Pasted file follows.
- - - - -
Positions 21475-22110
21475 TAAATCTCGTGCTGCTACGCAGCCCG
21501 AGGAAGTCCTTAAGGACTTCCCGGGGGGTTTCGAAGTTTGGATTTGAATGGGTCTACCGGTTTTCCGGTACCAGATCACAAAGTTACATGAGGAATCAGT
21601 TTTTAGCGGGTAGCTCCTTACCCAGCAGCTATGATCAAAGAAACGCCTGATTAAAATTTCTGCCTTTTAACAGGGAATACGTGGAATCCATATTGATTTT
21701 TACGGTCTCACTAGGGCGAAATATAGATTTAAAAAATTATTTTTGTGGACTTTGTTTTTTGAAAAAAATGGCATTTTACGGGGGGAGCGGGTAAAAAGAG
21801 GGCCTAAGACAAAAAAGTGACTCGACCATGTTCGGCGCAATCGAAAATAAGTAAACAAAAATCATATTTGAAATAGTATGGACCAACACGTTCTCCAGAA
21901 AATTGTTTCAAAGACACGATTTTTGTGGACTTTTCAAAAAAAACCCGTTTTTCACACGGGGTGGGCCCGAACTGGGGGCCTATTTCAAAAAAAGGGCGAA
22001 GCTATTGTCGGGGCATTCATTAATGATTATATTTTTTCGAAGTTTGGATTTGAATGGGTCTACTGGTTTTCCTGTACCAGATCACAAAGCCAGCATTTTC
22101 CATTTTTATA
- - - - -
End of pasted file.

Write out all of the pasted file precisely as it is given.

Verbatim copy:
Positions 21475-22110
21475 TAAATCTCGTGCTGCTACGCAGCCCG
21501 AGGAAGTCCTTAAGGACTTCCCGGGGGGTTTCGAAGTTTGGATTTGAATGGGTCTACCGGTTTTCCGGTACCAGATCACAAAGTTACATGAGGAATCAGT
21601 TTTTAGCGGGTAGCTCCTTACCCAGCAGCTATGATCAAAGAAACGCCTGATTAAAATTTCTGCCTTTTAACAGGGAATACGTGGAATCCATATTGATTTT
21701 TACGGTCTCACTAGGGCGAAATATAGATTTAAAAAATTATTTTTGTGGACTTTGTTTTTTGAAAAAAATGGCATTTTACGGGGGGAGCGGGTAAAAAGAG
21801 GGCCTAAGACAAAAAAGTGACTCGACCATGTTCGGCGCAATCGAAAATAAGTAAACAAAAATCATATTTGAAATAGTATGGACCAACACGTTCTCCAGAA
21901 AATTGTTTCAAAGACACGATTTTTGTGGACTTTTCAAAAAAAACCCGTTTTTCACACGGGGTGGGCCCGAACTGGGGGCCTATTTCAAAAAAAGGGCGAA
22001 GCTATTGTCGGGGCATTCATTAATGATTATATTTTTTCGAAGTTTGGATTTGAATGGGTCTACTGGTTTTCCTGTACCAGATCACAAAGCCAGCATTTTC
22101 CATTTTTATA